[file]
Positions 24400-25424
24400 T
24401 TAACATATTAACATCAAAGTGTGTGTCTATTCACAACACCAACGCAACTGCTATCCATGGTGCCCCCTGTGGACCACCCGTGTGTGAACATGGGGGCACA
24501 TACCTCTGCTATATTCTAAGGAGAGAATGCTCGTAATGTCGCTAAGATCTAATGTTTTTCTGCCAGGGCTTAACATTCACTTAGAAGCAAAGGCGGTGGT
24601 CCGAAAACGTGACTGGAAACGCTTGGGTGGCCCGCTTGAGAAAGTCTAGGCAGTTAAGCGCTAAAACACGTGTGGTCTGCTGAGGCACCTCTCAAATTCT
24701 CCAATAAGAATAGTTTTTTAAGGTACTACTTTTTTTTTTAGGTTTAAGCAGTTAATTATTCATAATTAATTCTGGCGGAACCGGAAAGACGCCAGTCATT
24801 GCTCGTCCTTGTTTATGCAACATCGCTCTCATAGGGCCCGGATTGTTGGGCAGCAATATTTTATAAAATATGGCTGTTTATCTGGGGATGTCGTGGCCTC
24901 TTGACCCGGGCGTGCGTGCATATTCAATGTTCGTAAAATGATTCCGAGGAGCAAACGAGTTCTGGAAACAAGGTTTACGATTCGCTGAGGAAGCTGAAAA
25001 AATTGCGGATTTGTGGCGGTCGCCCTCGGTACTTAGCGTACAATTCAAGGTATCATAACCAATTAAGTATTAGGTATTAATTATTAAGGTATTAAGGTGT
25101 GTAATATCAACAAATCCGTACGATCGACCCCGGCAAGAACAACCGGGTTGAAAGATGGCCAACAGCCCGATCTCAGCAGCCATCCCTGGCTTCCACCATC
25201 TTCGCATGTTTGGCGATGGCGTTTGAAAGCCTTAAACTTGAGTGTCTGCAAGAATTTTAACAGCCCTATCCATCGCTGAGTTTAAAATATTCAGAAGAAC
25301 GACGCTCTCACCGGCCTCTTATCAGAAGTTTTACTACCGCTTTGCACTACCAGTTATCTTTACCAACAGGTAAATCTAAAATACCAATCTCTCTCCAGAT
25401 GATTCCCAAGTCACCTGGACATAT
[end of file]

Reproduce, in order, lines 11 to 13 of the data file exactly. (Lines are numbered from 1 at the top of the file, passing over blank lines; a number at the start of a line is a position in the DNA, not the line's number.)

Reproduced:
25201 TTCGCATGTTTGGCGATGGCGTTTGAAAGCCTTAAACTTGAGTGTCTGCAAGAATTTTAACAGCCCTATCCATCGCTGAGTTTAAAATATTCAGAAGAAC
25301 GACGCTCTCACCGGCCTCTTATCAGAAGTTTTACTACCGCTTTGCACTACCAGTTATCTTTACCAACAGGTAAATCTAAAATACCAATCTCTCTCCAGAT
25401 GATTCCCAAGTCACCTGGACATAT